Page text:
Long way down
Day 10. 9/13/13
The atmosphere is a hell of a thing. Long ago in grade school, they tried to mold my mind to grasp the scientific concepts of it all. I'm by no means an invalid. I even enrolled in, appeared sparingly in, and barely passed Atmospheric Science in college (It was at 8am with an old man wielding a more mono-tone voice than Ben Stein). Regardless, or, if you are an invalid- irregardless, I know a little bit about a little bit.
Our tent was (and still is today) made of lightweight nylon, mesh, some stitching, a few plastic tabs. On this morning, every single square inch of the tent was soaked with water, yet it did not rain. The outside of the rain fly was saturated. The inside of the rain fly was drenched. With the lightest breeze, zipper pull, or shake of the tent, droplets would fall onto the mesh and then onto us.
A decent lesson was taught. In times of moisture producing weather, try not to camp in low river/creek drainages. Truthfully there was no way around it for our circumstances. Lindsey was injured, I was slower than a fat kid chasing broccoli, we had to camp where we did. It didn’t matter whether the weather was pristine or brutal.
As usual, Lindsey had gotten up before I did and left the tent. In my slightly conscious and always-alert-for-bear-fights state, I heard her groaning and cursing aloud. "Mmm. It's warm in here." I probably thought. When Lindsey wiggled her way out of her door...my thoughts shifted. In the world of backpacking tents, getting in or out without touching anything is impossible. It would be like Micheal J. Fox beating Operation. Doable, but ain't nobody got time for that.
She crawled out of the tent and little droplets thunked on the mesh. They paused their descent there before squeezing through the fine mesh holes. Tiny frigid droplets hit the little amount of face skin that I couldn’t cover. So it was time to get up. Cold, slightly achy, and dissatisfied with my lack of 9+ hours of sleep I put on my Patagonia Down Sweater and started to surgically remove the rain fly and not drench everything inside the tent.
The careful act took a good few minutes, but I was fairly proud with extraction. It was not perfect, but with Lindsey off in the woods, I felt I did well. Trouble was that the sun rises in the east. And to our east- A huge ridge that towered 800 feet above us. We would be in the shade for a while. I laid out the rainfly on some exposed granite that was free of dirt, needles, twigs, sand. I left the rest of our stuff that had invariably gotten varying degrees of wet inside the tent to dry. We waited. The sun came over the landscape and graced us with its warm, drying rays around 10 or so.
Another timely start.
After basking in the sun with the nylon parts of the tent, we were all warmer, dryer, and trail ready.
Today was another pass day. Selden was standing between progress and us. From our camp, at roughly 9320 feet, Selden was 1560 feet above us and 5 miles away. Not a taxing day at all compared to some of the passes. On paper, Selden looked respectable but doable. However, today was also a 12 mile day. Our destination was Muir Trail Ranch for our main resupply of the trip: a 5 gallon bucket stuffed full of 25 pounds of food awaited us. MTR was back in the lowlands at 7790ft though. Home was 12.2 miles away.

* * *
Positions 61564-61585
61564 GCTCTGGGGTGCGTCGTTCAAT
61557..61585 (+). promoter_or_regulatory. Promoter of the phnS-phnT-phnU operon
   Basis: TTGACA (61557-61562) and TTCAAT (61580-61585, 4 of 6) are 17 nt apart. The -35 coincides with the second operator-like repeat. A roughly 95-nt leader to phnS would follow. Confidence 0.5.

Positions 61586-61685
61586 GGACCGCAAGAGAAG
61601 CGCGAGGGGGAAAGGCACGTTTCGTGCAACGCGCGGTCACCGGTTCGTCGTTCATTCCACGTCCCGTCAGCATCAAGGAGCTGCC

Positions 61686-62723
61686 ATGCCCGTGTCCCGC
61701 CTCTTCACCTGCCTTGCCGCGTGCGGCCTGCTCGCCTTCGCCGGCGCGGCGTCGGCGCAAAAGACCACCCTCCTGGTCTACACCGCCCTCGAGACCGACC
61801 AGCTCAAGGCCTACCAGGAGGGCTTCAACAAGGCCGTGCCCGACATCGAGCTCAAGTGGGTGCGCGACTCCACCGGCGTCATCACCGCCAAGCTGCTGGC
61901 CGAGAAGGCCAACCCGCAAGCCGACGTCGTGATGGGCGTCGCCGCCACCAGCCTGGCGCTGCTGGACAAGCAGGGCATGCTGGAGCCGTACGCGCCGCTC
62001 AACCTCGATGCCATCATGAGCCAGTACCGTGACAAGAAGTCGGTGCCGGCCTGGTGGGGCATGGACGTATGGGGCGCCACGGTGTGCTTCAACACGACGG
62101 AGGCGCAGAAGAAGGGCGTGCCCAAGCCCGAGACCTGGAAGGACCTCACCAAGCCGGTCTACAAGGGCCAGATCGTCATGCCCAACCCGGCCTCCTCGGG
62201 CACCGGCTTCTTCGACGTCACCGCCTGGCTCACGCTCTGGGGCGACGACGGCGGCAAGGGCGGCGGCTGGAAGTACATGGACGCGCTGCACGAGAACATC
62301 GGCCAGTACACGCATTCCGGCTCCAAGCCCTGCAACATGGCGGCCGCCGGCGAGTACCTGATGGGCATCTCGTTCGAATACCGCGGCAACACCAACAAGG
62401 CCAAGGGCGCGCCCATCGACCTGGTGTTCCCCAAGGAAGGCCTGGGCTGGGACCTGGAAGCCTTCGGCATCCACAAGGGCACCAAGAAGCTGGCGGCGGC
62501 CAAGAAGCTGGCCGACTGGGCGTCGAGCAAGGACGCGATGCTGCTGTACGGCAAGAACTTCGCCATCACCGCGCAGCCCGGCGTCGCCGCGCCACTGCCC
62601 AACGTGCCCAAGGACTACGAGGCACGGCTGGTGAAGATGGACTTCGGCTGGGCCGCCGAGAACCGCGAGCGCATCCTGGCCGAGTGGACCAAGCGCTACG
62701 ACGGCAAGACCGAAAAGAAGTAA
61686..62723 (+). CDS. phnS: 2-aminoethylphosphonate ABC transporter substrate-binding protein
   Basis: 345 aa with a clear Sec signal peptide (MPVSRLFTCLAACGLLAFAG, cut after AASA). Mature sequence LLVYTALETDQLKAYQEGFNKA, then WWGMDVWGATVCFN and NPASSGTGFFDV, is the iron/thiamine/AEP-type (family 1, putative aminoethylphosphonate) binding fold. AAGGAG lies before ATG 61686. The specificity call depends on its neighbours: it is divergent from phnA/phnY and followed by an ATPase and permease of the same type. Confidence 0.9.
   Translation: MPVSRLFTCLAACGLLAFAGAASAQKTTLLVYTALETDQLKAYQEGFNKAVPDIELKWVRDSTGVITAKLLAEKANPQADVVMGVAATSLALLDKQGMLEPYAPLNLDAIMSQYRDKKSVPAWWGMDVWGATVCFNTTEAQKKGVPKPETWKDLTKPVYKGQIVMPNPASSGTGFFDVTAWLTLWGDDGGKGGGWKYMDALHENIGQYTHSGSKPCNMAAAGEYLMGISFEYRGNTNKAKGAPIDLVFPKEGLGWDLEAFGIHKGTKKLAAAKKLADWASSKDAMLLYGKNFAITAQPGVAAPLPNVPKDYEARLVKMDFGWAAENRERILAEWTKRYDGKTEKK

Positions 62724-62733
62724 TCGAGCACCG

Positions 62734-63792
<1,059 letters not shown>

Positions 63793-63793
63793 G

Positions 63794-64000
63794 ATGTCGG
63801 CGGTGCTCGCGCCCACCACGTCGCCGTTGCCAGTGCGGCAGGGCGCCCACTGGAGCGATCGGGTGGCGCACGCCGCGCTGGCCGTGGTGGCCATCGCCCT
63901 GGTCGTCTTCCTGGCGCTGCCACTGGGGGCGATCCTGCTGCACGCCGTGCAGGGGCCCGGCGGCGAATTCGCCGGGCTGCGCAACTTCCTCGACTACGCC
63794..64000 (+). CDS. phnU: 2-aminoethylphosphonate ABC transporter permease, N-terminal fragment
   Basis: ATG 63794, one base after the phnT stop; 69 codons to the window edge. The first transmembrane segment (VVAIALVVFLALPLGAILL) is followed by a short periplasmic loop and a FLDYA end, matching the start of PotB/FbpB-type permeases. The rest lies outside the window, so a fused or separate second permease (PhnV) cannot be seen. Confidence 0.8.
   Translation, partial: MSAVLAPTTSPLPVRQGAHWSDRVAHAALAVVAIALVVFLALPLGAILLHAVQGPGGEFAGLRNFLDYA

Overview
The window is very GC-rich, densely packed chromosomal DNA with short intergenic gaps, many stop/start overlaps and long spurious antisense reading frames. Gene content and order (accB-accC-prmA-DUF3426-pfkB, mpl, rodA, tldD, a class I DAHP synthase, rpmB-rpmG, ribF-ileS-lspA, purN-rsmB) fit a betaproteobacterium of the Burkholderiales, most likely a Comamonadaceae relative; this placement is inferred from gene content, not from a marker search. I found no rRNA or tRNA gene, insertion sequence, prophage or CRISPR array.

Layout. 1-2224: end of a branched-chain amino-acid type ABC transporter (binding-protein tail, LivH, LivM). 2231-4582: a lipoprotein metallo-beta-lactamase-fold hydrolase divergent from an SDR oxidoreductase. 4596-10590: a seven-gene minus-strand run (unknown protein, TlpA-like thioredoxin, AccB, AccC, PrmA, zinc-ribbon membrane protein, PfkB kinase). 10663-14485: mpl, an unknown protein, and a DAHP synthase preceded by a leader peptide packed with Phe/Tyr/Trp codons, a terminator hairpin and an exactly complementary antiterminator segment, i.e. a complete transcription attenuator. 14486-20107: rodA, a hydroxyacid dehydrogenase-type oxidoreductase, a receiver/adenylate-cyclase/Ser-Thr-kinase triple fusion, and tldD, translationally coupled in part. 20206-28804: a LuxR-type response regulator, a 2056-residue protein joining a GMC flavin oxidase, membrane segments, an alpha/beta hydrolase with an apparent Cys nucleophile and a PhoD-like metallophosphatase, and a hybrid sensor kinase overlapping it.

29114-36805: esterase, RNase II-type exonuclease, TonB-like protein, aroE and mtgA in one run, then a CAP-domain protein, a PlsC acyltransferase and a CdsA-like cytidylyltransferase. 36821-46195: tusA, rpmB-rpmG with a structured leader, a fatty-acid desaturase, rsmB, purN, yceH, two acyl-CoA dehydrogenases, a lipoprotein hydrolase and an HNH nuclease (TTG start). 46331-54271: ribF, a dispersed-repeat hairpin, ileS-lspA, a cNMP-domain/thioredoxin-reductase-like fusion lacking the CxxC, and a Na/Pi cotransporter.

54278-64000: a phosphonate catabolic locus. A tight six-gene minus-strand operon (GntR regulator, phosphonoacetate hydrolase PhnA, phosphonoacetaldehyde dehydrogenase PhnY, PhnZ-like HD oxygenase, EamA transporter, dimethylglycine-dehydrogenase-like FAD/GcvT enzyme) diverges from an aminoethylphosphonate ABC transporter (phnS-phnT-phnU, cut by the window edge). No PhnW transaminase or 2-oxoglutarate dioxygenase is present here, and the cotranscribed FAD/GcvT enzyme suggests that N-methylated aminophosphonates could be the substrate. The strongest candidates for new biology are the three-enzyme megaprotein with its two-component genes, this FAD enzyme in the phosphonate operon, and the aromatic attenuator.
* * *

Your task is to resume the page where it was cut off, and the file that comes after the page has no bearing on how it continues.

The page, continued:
Despite the injuries and whatever made me basically crawl up the trail the day before, we were in good trail shape. I didn't pay a second thought to throwing my 30ish pound backpack over my head. I didn’t give a first thought to carrying it up and over rocky mountain passes. It felt normal. Blisters were not an issue. We'd taken good care early on to prevent and care for the few that we did get. Our feet hurt sure, but nothing more than that. 10 miles seemed not easy nor hard- It seemed like a fairly short, manageable distance that we could easily make. How long it would take was dependant partly on terrain and partly how badly we wanted to get there. It's a good feeling.
It was good feeling better. Lindsey was doing okay. I was back to my normal super-human self. Faster than a speeding sloth, more powerful than a mini-bike, able to hike up 10" in a single bound. And we went.
This was a beautiful part of the trail, and the moist start had turned into a beautiful morning. The sun baked off the dew and condensation that befell the yellow and tan vegetation that was past its seasonal prime. Trees were still green, gorgeous, and gargantuan. We stayed next to Bear Creek on our way up to Upper Bear Creek Meadows and then Rosemarie Meadow shortly after. The JMT meets two little spurs at Rosemarie Meadow. One goes west, one goes east. Each about 2 miles, these side trails lead to lakes that look fairytale-esque on paper. Give more time, it's high on my list of places to go back and explore.
Then Marie Lake. Oh, Marie Lake. As we went on past the aforementioned junction, the vegetation recedes, the granite and talus dominates, and another quintessential Sierra lake comes into view. Of course, Marie Lake was my new favorite place of all time. It was much smaller than Thousand Island Lake but little islands jutted through deep translucent azure waters in a similar way. The rocky micro land masses had a tree or two on them, grass grew on a few.